ForestJudge Robart’s RAND decision in the Microsoft v. Motorola case is receiving well-warranted attention, and for good reason.  Of course, we here at the Essential Patent Blog find this developing area of law fascinating.  So I welcomed Tom Keene’s invitation to discuss Judge Robart’s decision live on Bloomberg TV’s “Bloomberg Surveillance” program this past Monday, April 29.  The focus was to be on the particular question of whether Google’s purchase of Motorola has panned out, given recent Motorola patent litigation losses.  So I prepared through immersive study of Judge Robart’s decision, as well as our prior postings and the details of the various Motorola cases in the so-called Smartphone Wars.  Forget the forest or the trees — I stared at every branch, twig and leaf.

And Monday morning, in a remote studio in Washington, DC, Tom Keene’s voice from New York came into the earpiece asking an important question I never expected: What about the forest? Continue Reading The Patent Forest

  • Over at Patent Progress, Dan O’Connor has an interesting post
    Image courtesy of athenatechs.com

    in which he addresses the recent use of standard-essential patents in the “smartphone wars” within the larger context of the standard-essential patent universe.  Like several of the entities who submitted public comments on the FTC-Google consent decree, O’Connor argues that when it comes to dealing with patent issues in the high-technology arena, standard-essential patent issues are just a small part of a larger puzzle.

  • In other standard-essential patent news, a group of economists from the Competition Policy Institute recently published a paper calling for greater clarity in standard-setting organization patent and licensing policies.  More from Law360.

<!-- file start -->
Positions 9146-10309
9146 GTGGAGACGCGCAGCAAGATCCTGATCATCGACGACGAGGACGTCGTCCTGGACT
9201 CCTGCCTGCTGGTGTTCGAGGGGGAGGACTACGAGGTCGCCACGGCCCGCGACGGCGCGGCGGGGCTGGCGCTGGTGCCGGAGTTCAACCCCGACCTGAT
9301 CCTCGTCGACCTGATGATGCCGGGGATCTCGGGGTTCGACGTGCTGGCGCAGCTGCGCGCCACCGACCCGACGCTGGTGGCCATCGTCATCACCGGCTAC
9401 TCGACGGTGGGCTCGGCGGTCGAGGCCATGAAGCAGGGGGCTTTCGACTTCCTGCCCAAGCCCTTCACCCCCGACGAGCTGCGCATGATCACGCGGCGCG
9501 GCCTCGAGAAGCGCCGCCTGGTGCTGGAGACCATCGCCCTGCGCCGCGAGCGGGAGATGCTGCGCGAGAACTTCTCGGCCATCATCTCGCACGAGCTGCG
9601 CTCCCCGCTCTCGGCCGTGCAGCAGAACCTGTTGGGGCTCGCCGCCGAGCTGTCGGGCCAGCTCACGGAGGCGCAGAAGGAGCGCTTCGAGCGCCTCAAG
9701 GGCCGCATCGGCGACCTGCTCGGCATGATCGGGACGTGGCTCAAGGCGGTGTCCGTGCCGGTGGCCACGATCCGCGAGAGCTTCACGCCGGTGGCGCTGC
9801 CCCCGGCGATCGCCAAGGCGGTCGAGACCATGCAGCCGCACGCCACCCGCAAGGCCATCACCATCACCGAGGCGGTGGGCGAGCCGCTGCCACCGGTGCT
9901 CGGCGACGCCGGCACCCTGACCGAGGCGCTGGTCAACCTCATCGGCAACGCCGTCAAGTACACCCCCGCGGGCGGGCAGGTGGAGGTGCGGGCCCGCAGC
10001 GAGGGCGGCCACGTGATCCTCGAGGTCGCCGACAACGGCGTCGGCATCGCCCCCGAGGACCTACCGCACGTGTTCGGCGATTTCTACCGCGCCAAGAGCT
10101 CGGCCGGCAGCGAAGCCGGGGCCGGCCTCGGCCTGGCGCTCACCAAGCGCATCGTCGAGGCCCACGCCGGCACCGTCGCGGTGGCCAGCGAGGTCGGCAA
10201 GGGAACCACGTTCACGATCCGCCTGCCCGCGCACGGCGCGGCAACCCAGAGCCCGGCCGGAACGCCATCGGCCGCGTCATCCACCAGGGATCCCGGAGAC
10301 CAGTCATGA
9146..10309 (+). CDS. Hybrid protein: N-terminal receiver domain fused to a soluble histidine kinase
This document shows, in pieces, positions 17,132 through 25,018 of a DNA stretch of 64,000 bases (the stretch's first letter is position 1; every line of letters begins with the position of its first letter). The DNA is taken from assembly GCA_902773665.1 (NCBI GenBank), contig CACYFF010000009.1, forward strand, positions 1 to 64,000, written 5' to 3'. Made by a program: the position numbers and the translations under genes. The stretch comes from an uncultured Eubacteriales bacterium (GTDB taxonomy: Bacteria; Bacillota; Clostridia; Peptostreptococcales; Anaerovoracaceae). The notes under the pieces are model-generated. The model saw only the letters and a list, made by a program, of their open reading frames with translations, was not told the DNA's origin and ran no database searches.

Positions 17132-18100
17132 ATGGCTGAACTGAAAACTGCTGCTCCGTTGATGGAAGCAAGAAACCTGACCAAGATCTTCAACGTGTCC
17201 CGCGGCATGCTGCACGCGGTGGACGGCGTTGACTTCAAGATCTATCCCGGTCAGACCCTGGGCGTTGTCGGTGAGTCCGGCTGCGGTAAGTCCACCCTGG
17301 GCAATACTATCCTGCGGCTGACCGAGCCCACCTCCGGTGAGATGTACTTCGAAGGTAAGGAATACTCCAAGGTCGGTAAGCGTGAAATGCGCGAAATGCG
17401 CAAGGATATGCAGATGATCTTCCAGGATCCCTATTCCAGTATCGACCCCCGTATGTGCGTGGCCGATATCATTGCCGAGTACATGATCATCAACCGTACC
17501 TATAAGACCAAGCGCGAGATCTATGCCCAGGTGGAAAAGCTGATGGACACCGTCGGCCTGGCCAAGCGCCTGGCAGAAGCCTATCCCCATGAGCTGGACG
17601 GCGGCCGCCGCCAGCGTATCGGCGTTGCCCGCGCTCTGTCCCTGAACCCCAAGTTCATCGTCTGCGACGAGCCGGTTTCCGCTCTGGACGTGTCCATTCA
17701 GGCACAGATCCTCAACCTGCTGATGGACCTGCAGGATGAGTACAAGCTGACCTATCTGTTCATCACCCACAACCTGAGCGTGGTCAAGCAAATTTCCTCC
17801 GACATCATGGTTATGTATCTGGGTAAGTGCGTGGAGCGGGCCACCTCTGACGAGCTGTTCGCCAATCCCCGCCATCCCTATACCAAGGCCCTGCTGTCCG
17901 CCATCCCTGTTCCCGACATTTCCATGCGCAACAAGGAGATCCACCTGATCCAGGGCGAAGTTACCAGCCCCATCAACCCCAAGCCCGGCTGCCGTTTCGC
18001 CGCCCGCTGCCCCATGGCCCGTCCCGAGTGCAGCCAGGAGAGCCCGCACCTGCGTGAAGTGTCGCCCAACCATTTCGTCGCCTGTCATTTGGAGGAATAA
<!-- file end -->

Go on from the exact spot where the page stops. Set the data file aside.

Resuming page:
• This past Friday, Judge Lucy Koh issued an order vacating nearly half of the $1.05B verdict that a Northern District of California jury had awarded to Apple for Samsung’s infringement of various Apple intellectual property.  Because the jury had based its damages figures for some of the Samsung products on improper legal theories or incorrect notice dates, Judge Koh ordered a new trial for damages on these products.  More on Judge Koh’s ruling from Groklaw and AllThingsD.
  • Lastly, you can’t get away from sequestration talk — not even here.  Dennis Crouch at Patently-O takes a look at how the sequester will affect the USPTO and the Federal Circuit.
  • The Federal Circuit denied Apple’s petition for an en banc rehearing of its prior denial of a preliminary injunction against Samsung based on Apple’s failure to demonstrate a “causal nexus” between infringement and irreparable harm.  However, Apple still has an appeal pending of a denial of a permanent injunction against Samsung. (Bloomberg)
  • Yesterday the ITC announced that it is has instituted a Section 337 investigation based on Interdigital’s complaint filed against Samsung, Huawei, Nokia, and ZTE, in which Interdigital alleged that those parties infringe several 3G/4G standard-essential patents.  The investigation will be No. 337-TA-868, and the presiding Administrative Law Judge will be ALJ Robert K. Rogers.  As we suspected, the ITC did not find the assertion of standard-essential patents precluded instituting an investigation (despite many arguments to the contrary).
  • Professor Damien Gerardin has released a new paper addressing the competition law issues that have arisen in Europe relating to licensing and assertion of standard-essential patents in litigation. (via Antitrust Hotch Potch).
  • On the smartphone wars front, Judge Lucy Koh of the Northern District of California overruled the jury’s conclusion that Samsung willfully infringed Apple’s patents and declined to award Apple damages above and beyond the $1 billion+ jury award.  Judge Koh still has yet to rule on Samsung’s request to reduce the jury’s award.  More from ArsTechnica and CNET.
  • And in shameless plug news, David Long and Matt Rizzolo wrote a short piece for AllThingsD on the implications that the Federal Circuit’s remedy-narrowing decisions in Laserdynamics v. Quanta and Apple v. Samsung may have for future patent litigation. (AllThingsD).